Fleece refers to the coat of wool covering a wool-bearing animal, such as a sheep or a long-haired goat. The process of fleece selection is an daunting experience. Many factors determine how wool feels and choosing the best is key to having a superior finished product. Are you aware of the factors to look at when selecting a fleece for your next spinning project? Don’t be troubled. This guide looks at all you need to evaluate to make your selection the best and enhance your spinning work.
The damage can be caused by many factors including inadequate food or water during the growing season. Other factors may include illness or the use of poor dipping techniques. The most common sign of a damaged one is frequent breaks in the staple. A break refers to a weakness in the fibers. When stretched, they cause the staple to break.
When checking out a fleece, pull out a staple or two and check them for weakness. Any that has some breaks can pose to quite frustrating to work with. Also, check for vegetable matter and the general cleanliness as it is not possible to spin one that has a lot of plant matter or debris.
How to select the ideal fleece for handspinning
Here are some tricks and tips that you should consider when choosing the ideal fleece for handspinning.
A fleece should always be clean and free from any vegetable matter or debris. It is possible to clean and card the debris although this may involve a lot of work. Take this into consideration when making a purchase to save yourself a lot of time and hard work.
Sheep and woolen animals are of different breeds and have varying amounts of crimp or waviness in the fiber. The amount of crimp affects how the fiber spins and the type of yarn it is spun from. There are two distinct types of crimp where one is wavy such as Romney while the other is closer together such as Merino. They make the best options for spinning.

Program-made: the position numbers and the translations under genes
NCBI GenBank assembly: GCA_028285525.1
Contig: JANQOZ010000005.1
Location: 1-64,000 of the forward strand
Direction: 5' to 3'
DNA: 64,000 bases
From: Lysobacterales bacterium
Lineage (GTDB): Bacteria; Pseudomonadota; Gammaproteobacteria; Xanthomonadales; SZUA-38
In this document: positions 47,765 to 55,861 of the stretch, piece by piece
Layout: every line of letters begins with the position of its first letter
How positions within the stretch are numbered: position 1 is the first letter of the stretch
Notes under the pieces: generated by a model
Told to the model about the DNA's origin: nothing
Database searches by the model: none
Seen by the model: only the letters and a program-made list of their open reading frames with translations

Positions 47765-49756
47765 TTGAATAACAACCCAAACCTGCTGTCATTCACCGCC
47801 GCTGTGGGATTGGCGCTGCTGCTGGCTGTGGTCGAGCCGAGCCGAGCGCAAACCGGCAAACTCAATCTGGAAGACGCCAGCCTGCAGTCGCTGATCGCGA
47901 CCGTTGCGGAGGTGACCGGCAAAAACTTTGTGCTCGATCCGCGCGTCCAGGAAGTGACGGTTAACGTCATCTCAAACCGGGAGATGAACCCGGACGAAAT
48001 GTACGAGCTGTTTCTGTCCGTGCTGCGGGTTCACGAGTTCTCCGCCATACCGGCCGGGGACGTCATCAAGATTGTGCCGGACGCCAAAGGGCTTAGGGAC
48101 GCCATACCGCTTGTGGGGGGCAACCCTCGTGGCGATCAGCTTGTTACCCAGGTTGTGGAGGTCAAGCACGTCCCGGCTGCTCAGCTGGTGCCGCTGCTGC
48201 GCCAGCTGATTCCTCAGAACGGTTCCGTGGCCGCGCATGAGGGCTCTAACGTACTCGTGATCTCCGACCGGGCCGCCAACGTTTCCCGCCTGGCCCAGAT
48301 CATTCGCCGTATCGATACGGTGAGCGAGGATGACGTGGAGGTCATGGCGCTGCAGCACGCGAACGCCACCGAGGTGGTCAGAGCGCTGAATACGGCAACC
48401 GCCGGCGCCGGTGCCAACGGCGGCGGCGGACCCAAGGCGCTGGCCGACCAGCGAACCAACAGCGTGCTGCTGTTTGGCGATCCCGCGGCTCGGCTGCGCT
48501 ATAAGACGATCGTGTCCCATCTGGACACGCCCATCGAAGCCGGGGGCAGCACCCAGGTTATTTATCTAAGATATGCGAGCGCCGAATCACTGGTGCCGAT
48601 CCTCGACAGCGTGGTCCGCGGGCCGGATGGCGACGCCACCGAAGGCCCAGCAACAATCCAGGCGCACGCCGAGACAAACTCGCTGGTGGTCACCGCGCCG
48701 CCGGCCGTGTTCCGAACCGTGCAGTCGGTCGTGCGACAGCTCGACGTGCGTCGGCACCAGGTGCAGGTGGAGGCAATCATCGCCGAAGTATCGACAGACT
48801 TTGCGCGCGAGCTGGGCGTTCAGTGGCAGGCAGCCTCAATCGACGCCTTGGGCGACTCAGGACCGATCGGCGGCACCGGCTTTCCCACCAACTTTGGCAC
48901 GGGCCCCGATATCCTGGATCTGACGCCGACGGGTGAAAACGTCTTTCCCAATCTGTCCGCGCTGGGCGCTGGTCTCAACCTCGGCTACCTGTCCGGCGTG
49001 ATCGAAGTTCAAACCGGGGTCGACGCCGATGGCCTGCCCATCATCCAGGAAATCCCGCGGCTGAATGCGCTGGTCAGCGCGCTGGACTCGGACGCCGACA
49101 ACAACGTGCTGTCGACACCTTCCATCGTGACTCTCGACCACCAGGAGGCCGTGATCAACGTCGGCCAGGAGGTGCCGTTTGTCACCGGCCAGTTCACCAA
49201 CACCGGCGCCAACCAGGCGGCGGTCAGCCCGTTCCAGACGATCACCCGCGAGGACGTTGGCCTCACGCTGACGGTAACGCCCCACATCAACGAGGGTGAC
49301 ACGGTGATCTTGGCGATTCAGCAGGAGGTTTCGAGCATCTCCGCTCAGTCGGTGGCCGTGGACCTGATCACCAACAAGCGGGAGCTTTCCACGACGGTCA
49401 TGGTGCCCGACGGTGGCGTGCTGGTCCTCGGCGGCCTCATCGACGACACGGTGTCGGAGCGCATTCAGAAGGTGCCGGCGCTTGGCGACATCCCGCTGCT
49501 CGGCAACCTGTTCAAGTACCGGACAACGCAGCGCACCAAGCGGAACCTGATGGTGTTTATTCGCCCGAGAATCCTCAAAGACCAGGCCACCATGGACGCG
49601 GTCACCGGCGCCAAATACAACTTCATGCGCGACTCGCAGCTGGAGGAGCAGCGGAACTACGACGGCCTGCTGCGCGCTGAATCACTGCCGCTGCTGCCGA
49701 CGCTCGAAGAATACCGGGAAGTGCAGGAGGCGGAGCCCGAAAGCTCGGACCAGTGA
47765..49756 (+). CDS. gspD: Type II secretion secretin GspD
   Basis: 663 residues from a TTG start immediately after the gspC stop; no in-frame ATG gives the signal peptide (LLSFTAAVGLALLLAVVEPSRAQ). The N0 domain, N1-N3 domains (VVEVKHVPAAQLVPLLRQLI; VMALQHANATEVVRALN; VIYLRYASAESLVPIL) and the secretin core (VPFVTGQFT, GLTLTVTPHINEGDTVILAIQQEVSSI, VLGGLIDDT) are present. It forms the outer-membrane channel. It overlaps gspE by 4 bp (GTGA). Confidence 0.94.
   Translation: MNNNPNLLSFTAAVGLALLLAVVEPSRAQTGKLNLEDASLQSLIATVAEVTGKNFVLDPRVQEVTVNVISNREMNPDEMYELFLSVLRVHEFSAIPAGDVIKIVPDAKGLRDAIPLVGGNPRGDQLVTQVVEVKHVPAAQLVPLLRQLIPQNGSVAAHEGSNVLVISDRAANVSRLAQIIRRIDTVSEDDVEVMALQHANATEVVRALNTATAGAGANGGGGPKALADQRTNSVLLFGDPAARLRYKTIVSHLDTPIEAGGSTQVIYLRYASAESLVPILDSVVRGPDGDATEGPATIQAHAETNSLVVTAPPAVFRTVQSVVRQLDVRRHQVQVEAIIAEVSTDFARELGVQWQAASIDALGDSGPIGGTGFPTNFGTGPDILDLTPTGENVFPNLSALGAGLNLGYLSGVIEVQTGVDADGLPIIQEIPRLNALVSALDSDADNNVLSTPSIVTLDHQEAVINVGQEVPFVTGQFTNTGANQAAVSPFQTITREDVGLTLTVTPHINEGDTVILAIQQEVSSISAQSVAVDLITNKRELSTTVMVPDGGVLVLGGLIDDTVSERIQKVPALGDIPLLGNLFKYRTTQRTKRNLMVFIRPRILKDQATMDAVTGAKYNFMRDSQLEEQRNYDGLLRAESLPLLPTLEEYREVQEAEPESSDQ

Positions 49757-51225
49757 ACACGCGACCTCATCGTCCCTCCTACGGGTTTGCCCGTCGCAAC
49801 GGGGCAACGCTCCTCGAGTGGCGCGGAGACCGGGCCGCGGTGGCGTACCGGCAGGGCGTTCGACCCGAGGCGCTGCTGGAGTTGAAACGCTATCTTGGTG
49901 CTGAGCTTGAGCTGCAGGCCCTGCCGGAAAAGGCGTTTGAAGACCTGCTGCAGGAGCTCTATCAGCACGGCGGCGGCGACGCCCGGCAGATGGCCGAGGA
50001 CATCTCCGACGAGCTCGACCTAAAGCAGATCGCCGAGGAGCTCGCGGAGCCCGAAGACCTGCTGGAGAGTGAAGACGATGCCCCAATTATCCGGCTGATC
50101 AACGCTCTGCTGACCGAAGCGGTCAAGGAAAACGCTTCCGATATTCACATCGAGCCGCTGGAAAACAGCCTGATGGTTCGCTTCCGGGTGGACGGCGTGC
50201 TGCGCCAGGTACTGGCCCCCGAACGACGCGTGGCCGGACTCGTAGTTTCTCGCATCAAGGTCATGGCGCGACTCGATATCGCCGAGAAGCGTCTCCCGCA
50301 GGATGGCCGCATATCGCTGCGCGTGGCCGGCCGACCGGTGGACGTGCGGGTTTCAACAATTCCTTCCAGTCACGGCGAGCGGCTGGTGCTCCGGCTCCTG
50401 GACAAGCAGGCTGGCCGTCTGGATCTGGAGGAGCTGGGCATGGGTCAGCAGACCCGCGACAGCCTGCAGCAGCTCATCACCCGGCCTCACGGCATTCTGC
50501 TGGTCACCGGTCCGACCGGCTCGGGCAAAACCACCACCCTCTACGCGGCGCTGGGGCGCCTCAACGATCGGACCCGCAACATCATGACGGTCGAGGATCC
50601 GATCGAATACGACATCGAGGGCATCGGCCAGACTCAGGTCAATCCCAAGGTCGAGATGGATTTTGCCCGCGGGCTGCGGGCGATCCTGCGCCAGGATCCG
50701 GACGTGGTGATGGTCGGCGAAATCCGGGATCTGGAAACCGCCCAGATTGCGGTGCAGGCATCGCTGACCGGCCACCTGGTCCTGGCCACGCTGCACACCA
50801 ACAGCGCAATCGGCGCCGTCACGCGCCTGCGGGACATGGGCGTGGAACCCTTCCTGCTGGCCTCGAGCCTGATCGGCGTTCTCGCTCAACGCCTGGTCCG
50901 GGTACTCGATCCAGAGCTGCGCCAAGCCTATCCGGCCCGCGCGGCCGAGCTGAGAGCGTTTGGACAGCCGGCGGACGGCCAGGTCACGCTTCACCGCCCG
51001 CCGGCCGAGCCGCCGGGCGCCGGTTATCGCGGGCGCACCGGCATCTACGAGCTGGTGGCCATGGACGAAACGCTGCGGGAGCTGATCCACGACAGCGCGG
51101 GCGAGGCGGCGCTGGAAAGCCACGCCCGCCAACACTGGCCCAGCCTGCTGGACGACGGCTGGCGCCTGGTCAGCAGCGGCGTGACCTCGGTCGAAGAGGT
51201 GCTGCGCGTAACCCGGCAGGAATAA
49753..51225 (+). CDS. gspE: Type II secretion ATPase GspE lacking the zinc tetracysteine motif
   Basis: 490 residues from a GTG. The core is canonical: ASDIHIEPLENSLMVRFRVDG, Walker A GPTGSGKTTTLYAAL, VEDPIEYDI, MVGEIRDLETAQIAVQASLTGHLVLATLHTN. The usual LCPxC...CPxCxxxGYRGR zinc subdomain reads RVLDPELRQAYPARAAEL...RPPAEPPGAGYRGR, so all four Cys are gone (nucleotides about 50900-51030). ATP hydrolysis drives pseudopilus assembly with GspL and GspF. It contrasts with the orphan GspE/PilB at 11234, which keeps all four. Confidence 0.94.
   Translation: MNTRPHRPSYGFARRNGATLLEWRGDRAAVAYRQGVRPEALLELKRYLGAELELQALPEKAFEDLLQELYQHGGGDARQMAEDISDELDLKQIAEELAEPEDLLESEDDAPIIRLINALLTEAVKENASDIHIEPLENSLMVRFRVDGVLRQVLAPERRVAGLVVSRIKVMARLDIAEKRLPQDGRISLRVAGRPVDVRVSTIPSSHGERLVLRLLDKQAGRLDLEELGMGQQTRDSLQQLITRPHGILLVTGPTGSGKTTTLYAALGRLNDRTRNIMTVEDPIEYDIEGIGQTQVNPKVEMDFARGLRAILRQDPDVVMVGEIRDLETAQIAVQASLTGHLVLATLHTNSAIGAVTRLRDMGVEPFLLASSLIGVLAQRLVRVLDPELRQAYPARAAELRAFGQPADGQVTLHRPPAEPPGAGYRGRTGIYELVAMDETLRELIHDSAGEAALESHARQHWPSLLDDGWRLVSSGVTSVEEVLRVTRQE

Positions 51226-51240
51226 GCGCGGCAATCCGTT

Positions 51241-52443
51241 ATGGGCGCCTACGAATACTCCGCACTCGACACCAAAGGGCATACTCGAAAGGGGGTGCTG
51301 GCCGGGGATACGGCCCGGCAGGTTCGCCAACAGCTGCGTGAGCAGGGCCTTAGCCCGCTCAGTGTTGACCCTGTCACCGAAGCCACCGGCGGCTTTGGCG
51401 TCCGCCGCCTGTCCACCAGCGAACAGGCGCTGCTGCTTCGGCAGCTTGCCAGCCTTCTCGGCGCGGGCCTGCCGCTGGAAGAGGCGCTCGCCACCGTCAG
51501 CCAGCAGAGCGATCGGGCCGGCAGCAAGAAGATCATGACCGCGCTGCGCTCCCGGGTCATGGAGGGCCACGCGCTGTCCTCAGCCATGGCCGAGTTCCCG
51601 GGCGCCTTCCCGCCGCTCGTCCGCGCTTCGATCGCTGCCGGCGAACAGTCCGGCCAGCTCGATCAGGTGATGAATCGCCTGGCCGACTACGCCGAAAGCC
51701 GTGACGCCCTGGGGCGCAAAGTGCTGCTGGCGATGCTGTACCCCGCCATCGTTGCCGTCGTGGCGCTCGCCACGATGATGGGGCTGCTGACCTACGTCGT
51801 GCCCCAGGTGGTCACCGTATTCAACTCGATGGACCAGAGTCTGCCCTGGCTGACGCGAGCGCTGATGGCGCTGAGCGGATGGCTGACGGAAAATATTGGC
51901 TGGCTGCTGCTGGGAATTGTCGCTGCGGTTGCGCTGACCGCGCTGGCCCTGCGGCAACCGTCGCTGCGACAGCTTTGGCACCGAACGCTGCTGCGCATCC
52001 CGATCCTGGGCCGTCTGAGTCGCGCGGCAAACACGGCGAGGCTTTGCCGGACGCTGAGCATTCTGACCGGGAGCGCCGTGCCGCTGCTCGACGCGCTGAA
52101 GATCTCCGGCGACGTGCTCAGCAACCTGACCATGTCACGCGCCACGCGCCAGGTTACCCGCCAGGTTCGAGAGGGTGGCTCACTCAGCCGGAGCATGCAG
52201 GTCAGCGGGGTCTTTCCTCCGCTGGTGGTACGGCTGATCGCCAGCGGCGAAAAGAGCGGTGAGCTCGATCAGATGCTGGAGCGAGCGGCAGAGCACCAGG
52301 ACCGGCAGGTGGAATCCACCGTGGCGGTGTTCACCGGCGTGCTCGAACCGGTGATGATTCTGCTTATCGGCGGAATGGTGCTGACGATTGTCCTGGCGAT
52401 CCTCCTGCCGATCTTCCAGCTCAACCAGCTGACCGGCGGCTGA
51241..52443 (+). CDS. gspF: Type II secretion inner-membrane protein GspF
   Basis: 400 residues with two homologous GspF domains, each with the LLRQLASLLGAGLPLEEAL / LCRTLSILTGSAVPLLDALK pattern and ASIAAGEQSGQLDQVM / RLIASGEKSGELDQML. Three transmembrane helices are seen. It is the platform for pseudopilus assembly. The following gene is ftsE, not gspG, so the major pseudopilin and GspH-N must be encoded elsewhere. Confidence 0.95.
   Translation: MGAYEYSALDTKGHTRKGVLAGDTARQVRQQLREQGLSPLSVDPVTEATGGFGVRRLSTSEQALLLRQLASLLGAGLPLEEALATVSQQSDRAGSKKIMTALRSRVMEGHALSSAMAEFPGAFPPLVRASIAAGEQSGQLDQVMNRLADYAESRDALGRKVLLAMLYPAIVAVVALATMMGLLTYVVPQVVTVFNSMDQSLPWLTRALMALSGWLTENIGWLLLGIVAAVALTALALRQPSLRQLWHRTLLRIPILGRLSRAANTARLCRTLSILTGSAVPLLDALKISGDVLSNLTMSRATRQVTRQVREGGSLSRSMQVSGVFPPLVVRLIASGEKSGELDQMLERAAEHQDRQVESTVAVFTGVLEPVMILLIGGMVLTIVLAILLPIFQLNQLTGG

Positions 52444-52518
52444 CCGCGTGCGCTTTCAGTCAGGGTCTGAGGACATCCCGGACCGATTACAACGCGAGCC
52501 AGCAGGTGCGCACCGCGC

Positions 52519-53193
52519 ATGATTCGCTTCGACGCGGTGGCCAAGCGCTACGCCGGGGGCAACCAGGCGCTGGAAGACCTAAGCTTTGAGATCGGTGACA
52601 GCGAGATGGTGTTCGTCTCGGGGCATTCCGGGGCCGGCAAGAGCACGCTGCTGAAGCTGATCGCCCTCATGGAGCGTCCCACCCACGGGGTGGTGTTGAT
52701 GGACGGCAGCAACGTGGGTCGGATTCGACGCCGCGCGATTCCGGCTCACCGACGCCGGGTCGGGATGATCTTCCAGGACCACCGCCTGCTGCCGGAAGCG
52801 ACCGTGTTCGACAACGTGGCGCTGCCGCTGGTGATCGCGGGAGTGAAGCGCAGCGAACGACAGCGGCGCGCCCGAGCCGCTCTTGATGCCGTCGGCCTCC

For different breeds of sheep, there are varying amounts of lustre or sheen in the wool. The lustre affects the way light is reflected and what the finished product will look like. Some wool may be more suitable for blankets and heavy clothes while others are better used for finely spun and woven fabrics.
(iv) Staple Length
For your hand spinning to be successful, the fleece you select should have a staple length of between 10 to 15 cm. Anything less than that will make spinning difficult and unpleasant.
(iv) Second cuts
Second cuts are the short pieces of wool that are caused when the shearer passes over an area on the sheep that the person trimming has already passed the shears over. Second cuts can be removed from the fleece during the carding or combing process. However, second cuts are undesirable.
Skirting is done in order to remove any inferior pieces on the outer edge . This is mostly done during the shearing period when the fleece is rolled with the inner-cut surface at the outside. When making a purchase, request for one that is unrolled so that you can see its overall condition.